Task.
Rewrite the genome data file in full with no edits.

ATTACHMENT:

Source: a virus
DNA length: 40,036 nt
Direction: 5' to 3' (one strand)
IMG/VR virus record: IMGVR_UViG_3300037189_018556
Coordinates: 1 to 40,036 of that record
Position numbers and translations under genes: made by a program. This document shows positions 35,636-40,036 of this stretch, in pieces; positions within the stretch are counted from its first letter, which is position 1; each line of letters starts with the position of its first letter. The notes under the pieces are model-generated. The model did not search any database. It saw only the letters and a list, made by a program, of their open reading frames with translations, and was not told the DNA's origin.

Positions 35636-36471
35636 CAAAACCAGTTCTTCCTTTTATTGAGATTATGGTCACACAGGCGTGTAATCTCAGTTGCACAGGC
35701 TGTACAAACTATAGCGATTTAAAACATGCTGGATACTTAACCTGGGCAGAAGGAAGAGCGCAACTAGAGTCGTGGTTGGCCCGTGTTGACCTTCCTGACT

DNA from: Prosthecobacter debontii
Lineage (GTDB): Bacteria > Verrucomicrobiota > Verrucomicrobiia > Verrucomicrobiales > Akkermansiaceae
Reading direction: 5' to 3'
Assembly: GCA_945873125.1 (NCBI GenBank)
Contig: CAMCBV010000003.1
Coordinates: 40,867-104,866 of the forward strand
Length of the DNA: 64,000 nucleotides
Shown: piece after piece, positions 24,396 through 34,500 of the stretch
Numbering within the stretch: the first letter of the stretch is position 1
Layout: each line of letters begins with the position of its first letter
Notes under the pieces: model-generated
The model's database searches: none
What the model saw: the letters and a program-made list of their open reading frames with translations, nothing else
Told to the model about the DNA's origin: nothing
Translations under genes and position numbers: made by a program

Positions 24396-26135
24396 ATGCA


Source: a virus
DNA length: 40,036 nt
Direction: 5' to 3' (one strand)
IMG/VR virus record: IMGVR_UViG_3300037189_018556
Coordinates: 1 to 40,036 of that record
Position numbers and translations under genes: made by a program. This document shows positions 35,636-40,036 of this stretch, in pieces; positions within the stretch are counted from its first letter, which is position 1; each line of letters starts with the position of its first letter. The notes under the pieces are model-generated. The model did not search any database. It saw only the letters and a list, made by a program, of their open reading frames with translations, and was not told the DNA's origin.

Positions 35636-36471
35636 CAAAACCAGTTCTTCCTTTTATTGAGATTATGGTCACACAGGCGTGTAATCTCAGTTGCACAGGC
35701 TGTACAAACTATAGCGATTTAAAACATGCTGGATACTTAACCTGGGCAGAAGGAAGAGCGCAACTAGAGTCGTGGTTGGCCCGTGTTGACCTTCCTGACT

DNA from: Prosthecobacter debontii
Lineage (GTDB): Bacteria > Verrucomicrobiota > Verrucomicrobiia > Verrucomicrobiales > Akkermansiaceae
Reading direction: 5' to 3'
Assembly: GCA_945873125.1 (NCBI GenBank)
Contig: CAMCBV010000003.1
Coordinates: 40,867-104,866 of the forward strand
Length of the DNA: 64,000 nucleotides
Shown: piece after piece, positions 24,396 through 34,500 of the stretch
Numbering within the stretch: the first letter of the stretch is position 1
Layout: each line of letters begins with the position of its first letter
Notes under the pieces: model-generated
The model's database searches: none
What the model saw: the letters and a program-made list of their open reading frames with translations, nothing else
Told to the model about the DNA's origin: nothing
Translations under genes and position numbers: made by a program

Positions 24396-26135
24396 ATGCA